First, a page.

Formula

``````Current Ratio = Current Assets ÷ Current Liabilities
``````

The popular Piotroski Score uses the Current Ratio and awards a point when the change in Current Ratio is greater than zero.

Median by Sector
Sector Current Ratio
Consumer Discretionary 1.6x
Consumer Staples 1.5x
Energy 1.3x
Financials 1.0x
Healthcare 3.4x
Industrials 1.8x
Information Technology 2.0x
Materials 2.3x
Telecom 1.1x
Utilities 0.9x
###### 12. Asset Turnover

Asset Turnover represents the dollars in revenue that a company generates per dollar of assets. Asset Turnover is typically used to measure the efficiency of a firm and its management at deploying capital for assets that yield revenue. Note that we use average Total Assets from the start and end of the year in the denominator, since sales are made over the course of a year.

Formula

``````Asset Turnover = Sales ÷ Average Total Assets
``````

The Asset Turnover ratio is also a component of the Piotroski Score. The Piotroski Score awards a point to stocks with increasing Asset Turnover.

Median by Sector
Sector Asset Turnover
Consumer Discretionary 1.1x
Consumer Staples 1.0x
Energy 0.3x
Financials 0.1x
Healthcare 0.3x
Industrials 0.9x
Information Technology 0.8x
Materials 0.7x
Telecom 0.5x
Utilities 0.3x
###### 13. Fixed Asset Turnover

The Fixed Asset Turnover ratio measures how well a firm uses its fixed assets to generate revenues. While fixed assets like plant, property, and equipment aren't consumed directly in a sale-like inventory, they’re still assets that are necessary to sustain operations. Consequently, it's important to measure how well management is purchasing capital assets to generate revenue.

Formula

``````Fixed Asset Turnover = Sales ÷ Average Net Property, Plant, and Equipment
``````
Median by Sector
Sector Fixed Asset Turnover
Consumer Discretionary 6.3x
Consumer Staples 5.5x
Energy 0.4x
Financials 5.1x
Healthcare 4.2x
Industrials 6.1x
Information Technology 11.1x
Materials 1.8x
Telecom 1.2x
Utilities 0.4x
###### 14. Inventory Turnover

The Inventory Turnover ratio illustrates how many times a firm's inventory is sold and replaced over the course of a year. A declining Inventory Turnover ratio can be a leading indicator of pricing pressure and sales slumps.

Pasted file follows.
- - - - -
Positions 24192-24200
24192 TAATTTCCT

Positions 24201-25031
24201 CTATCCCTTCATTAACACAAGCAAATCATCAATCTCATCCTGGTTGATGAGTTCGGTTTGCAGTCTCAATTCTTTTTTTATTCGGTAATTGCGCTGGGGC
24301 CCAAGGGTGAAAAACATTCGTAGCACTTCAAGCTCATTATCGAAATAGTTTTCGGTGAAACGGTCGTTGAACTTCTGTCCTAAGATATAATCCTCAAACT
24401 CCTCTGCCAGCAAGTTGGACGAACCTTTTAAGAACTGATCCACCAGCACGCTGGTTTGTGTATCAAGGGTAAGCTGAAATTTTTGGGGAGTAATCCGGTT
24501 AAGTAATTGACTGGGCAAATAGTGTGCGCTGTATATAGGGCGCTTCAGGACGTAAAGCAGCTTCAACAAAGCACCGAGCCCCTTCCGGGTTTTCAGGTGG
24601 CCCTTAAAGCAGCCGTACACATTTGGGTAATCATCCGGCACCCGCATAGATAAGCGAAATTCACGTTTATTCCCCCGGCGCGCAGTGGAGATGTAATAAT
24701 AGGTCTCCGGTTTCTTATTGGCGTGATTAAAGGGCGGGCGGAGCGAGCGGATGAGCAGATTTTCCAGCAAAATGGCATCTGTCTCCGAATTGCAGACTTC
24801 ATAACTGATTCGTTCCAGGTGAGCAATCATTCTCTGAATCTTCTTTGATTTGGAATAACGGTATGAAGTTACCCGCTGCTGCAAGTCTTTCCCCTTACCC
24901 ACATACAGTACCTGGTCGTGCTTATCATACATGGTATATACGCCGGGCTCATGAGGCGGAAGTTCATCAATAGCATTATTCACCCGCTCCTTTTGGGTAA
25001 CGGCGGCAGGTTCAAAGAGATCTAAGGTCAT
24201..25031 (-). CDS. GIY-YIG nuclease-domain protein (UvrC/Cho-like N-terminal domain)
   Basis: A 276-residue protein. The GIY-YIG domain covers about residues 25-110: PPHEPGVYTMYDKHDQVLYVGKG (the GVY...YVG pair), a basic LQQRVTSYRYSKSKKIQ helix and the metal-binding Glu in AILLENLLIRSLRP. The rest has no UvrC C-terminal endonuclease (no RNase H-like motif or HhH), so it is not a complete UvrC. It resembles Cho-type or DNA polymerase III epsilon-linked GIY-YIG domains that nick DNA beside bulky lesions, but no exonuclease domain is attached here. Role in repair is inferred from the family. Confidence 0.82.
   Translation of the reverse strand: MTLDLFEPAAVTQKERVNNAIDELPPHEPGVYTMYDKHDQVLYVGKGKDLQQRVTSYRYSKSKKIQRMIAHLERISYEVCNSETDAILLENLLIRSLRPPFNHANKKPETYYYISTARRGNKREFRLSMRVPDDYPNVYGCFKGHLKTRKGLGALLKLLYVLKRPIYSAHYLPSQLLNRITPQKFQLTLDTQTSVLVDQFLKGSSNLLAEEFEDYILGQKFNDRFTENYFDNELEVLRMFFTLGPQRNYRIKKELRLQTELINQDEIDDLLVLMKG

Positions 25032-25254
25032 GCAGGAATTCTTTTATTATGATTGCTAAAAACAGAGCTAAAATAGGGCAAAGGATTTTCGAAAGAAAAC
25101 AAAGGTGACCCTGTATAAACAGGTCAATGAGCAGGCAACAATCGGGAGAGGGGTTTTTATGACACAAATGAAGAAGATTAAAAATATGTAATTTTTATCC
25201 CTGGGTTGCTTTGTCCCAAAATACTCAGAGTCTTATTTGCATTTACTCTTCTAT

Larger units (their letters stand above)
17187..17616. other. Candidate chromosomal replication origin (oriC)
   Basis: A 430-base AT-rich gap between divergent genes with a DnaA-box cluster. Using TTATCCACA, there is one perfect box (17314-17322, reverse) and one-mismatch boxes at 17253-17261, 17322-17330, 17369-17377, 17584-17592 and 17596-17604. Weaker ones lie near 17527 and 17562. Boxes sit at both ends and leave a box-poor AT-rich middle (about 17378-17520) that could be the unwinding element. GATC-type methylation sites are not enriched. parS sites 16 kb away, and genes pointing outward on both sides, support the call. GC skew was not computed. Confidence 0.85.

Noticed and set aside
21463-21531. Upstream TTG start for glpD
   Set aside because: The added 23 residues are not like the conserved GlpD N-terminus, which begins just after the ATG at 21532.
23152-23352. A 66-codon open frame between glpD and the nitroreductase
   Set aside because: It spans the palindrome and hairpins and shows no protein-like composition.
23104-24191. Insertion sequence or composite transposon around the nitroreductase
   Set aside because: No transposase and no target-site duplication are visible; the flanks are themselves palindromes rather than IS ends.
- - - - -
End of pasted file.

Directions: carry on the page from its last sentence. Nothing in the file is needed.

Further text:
Formula

``````Inventory Turnover = COGS ÷ Average Inventory
``````
Median by Sector
Sector Inventory Turnover
Consumer Discretionary 8.7x
Consumer Staples 9.3x
Energy 20.1x
Financials NM
Healthcare 7.8x
Industrials 8.0x
Information Technology 8.7x
Materials 7.2x
Telecom NM
Utilities NM
###### 15. Cash Conversion Cycle

Cash Conversion Cycle is a metric that compares the number of days it takes a company to sell inventory and collect receivables relative to the number of days afforded to pay bills. It attempts to measure the time between the outflow and inflow of cash in the sales cycle. A negative figure suggests that the firm can receive payments for product sales before having to pay suppliers.

Formula

``````Cash Conversion Cycle =
Days Sales Outstanding
(+) Days Inventory Outstanding
(-) Days Payable Outstanding
``````
Median by Sector
Sector Cash Conversion Cycle
Consumer Discretionary 38 days
Consumer Staples 50 days
Energy 10 days
Financials -NM
Healthcare 67 days
Industrials 61 days
Information Technology 46 days
Materials 62 days
Telecom -19 days
Utilities 18 days

In this article, you've discovered the key financial ratios for credit analysis. To make sure you don't forget any of them, I’ve created a simple [cheat sheet](https://drive.google.com/file/d/0B_SVUm8NVYx_U1VjcXdadXFrcGc/view" target="_blank)) listing the formulas and short descriptions that you can download and print for quick reference.

If you find this article interesting, you may also like this one: [Balance Sheet Analysis: 10 Ratios You Should Use](/blog/balance-sheet-analysis-10-ratios-you-should-use/" target="_blank). In this article, you will learn what balance sheet ratios should you use, why they are important, how they affect your investment returns, and how you can use them to optimize your portfolio.

### Andy Pai

Founder @ finbox.io. We build tools that make life easier for investors. I started my career in investment banking. I live in Chicago. Reach out if I can be helpful!